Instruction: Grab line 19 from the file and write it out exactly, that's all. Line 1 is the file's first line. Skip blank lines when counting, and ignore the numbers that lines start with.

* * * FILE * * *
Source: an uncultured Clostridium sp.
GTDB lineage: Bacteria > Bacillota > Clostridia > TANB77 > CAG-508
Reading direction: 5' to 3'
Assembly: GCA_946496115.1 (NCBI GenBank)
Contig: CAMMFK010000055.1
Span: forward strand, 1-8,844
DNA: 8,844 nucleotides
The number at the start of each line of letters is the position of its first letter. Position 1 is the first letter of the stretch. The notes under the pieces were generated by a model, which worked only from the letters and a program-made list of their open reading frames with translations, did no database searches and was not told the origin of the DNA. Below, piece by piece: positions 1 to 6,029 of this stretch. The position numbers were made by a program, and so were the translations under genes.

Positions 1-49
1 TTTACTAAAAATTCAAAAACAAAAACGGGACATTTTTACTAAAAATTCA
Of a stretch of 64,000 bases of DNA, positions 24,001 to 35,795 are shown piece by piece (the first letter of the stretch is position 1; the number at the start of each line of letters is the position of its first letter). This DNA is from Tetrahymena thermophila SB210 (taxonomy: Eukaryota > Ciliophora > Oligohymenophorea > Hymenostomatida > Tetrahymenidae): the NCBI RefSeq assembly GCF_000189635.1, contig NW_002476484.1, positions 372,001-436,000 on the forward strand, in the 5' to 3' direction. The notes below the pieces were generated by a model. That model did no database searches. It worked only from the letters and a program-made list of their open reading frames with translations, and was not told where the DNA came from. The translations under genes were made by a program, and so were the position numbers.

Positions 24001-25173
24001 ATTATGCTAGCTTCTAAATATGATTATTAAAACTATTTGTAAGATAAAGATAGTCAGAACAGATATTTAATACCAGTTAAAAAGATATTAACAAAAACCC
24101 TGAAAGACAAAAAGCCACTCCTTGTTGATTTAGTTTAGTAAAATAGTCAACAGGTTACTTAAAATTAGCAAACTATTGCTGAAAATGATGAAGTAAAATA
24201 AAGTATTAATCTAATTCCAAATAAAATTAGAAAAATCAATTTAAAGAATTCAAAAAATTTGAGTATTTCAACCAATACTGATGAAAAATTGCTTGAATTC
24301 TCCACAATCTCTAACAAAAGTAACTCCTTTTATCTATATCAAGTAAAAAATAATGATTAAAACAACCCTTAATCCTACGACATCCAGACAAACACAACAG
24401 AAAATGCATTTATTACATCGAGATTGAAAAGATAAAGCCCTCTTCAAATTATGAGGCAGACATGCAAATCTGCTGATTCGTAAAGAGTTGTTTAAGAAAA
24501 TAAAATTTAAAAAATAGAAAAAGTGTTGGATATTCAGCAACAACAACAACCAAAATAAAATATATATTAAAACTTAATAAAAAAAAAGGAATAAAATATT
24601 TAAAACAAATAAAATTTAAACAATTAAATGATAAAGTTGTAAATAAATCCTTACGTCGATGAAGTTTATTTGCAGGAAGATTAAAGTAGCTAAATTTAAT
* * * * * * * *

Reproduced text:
24601 TAAAACAAATAAAATTTAAACAATTAAATGATAAAGTTGTAAATAAATCCTTACGTCGATGAAGTTTATTTGCAGGAAGATTAAAGTAGCTAAATTTAAT